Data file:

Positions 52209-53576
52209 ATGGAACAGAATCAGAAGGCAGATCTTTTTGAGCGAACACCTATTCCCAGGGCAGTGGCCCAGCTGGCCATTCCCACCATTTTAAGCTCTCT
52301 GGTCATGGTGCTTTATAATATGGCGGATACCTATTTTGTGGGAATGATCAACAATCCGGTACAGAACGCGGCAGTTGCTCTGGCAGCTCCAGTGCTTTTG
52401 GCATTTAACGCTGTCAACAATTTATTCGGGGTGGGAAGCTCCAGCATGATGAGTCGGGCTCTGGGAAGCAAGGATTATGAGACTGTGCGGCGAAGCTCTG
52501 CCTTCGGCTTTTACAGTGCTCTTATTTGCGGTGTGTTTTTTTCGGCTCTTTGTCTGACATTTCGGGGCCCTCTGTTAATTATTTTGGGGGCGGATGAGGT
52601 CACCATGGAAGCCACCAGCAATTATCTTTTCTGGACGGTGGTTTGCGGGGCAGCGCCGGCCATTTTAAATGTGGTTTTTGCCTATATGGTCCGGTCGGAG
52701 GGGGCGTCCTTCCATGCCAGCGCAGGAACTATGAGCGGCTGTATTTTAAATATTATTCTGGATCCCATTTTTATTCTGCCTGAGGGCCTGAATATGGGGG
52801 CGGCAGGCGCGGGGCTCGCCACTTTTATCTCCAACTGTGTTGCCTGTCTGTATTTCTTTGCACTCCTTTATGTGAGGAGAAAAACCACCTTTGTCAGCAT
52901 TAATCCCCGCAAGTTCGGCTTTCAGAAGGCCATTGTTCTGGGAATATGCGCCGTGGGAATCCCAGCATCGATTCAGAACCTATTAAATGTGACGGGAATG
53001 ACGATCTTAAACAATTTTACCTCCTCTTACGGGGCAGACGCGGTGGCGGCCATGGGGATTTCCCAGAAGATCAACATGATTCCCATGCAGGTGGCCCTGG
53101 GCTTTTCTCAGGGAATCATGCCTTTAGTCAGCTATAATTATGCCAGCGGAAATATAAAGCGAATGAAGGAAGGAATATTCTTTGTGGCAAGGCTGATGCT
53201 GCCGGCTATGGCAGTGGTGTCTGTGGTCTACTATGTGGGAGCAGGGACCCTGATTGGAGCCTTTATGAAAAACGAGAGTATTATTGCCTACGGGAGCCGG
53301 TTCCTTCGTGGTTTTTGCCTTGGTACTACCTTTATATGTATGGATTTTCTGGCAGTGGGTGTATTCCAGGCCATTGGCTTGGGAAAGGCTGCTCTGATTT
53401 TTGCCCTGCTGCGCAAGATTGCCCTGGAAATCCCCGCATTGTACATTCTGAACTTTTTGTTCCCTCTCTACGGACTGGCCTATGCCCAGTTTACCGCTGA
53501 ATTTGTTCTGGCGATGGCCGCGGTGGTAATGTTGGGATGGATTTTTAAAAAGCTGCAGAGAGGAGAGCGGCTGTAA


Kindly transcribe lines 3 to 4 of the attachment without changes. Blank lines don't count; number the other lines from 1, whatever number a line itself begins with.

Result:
52301 GGTCATGGTGCTTTATAATATGGCGGATACCTATTTTGTGGGAATGATCAACAATCCGGTACAGAACGCGGCAGTTGCTCTGGCAGCTCCAGTGCTTTTG
52401 GCATTTAACGCTGTCAACAATTTATTCGGGGTGGGAAGCTCCAGCATGATGAGTCGGGCTCTGGGAAGCAAGGATTATGAGACTGTGCGGCGAAGCTCTG